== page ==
Late last year, the New York Supreme Court decided 172 Madison (NY) LLC v. NMP Grp., LLC, in which it examined New York’s one-action rule, a complex and often misunderstood rule that can have huge implications for lenders providing or servicing loans secured by real property in jurisdictions that have such rules, such as New York and California. This article provides background on the one-action rule and other anti-deficiency statutes before analyzing the holding in 172 Madison. It then examines the rule’s application in other jurisdictions, and provides some practical tips for lenders that operate in one- action rule States.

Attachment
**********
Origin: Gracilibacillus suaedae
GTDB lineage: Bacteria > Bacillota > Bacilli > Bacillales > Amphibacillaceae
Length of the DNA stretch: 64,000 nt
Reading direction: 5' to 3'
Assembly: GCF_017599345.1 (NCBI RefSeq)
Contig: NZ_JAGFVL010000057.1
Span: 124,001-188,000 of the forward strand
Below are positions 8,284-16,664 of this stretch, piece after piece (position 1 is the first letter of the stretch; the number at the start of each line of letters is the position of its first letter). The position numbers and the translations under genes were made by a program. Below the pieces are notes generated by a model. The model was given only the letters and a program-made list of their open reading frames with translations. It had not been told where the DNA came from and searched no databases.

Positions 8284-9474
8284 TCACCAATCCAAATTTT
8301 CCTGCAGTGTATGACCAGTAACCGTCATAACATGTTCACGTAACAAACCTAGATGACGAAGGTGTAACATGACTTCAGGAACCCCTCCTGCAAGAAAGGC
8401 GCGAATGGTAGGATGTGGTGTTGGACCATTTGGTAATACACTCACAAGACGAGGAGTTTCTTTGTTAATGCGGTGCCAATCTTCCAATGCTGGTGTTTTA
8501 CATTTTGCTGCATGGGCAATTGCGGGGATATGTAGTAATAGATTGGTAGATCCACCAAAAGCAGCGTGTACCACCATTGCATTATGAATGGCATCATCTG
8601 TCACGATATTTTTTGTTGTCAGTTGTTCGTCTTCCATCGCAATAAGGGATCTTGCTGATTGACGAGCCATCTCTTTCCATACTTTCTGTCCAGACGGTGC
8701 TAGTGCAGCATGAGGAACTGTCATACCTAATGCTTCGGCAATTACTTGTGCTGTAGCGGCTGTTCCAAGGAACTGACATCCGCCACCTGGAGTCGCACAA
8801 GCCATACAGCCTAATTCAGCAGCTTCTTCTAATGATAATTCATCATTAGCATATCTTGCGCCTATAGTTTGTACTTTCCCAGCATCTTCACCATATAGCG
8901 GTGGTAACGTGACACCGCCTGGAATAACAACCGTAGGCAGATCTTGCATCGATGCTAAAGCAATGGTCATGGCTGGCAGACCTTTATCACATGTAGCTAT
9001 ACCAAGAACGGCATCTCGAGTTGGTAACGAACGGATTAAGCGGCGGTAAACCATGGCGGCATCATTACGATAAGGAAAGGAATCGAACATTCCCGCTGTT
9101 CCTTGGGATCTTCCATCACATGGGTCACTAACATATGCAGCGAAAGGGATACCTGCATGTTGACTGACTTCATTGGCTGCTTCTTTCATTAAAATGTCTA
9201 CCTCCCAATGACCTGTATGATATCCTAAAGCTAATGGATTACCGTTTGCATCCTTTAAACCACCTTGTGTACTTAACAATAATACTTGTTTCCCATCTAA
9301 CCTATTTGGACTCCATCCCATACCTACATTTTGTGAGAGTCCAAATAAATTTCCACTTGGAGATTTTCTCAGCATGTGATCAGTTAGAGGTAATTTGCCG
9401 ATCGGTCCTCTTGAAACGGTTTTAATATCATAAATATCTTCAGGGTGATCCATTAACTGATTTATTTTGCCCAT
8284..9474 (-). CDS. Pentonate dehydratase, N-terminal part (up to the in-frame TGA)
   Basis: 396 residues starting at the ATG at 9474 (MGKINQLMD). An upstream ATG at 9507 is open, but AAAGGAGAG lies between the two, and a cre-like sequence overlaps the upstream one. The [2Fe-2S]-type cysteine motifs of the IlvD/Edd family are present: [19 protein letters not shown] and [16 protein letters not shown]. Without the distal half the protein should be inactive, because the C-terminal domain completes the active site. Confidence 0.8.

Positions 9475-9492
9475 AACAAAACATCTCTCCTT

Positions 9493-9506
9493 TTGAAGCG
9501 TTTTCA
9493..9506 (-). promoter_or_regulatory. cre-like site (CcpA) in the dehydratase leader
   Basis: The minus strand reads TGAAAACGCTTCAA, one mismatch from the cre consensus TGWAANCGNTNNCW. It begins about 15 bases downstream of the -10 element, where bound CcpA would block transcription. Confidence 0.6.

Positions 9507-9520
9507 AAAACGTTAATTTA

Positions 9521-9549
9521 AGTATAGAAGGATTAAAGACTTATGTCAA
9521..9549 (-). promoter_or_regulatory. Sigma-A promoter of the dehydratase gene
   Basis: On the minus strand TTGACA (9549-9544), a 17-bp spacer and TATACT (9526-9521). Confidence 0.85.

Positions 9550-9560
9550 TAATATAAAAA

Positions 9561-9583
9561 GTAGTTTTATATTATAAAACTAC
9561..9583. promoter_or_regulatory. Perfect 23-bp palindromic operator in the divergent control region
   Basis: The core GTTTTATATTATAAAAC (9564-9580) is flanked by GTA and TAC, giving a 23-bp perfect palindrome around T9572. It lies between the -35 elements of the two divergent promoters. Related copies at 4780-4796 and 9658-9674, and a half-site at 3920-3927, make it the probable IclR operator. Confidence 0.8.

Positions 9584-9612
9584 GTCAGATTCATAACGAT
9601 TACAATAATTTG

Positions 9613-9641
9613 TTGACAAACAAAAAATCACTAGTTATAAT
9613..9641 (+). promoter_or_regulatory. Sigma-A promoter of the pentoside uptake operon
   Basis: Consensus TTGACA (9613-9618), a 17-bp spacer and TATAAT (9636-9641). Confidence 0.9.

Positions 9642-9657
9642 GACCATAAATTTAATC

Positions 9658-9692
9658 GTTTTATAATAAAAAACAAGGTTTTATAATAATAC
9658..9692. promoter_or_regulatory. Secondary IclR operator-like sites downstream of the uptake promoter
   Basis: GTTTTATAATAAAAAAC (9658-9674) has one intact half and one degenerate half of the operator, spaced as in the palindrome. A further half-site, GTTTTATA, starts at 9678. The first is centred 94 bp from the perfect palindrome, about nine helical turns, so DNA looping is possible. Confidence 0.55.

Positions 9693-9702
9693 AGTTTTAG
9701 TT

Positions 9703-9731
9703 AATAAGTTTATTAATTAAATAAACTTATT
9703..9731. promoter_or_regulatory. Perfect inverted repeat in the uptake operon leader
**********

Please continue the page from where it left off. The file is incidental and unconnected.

I. Background -
Savvy lenders understand the many risks attendant with financing business loans in today’s markets. They use a number of tools and strategies to mitigate their risk of loss on these loans, including personal guaranties and asset collateralization. A personal guaranty is an unsecured promise by an individual (who is typically closely associated with a business seeking a loan) to make loan payments in the event the business is unable to do so. Generally, if the borrower defaults on its loan, then the lender can file suit against both the borrower and the guarantor to recover the remaining balance of the debt.
Please see article below for more information.
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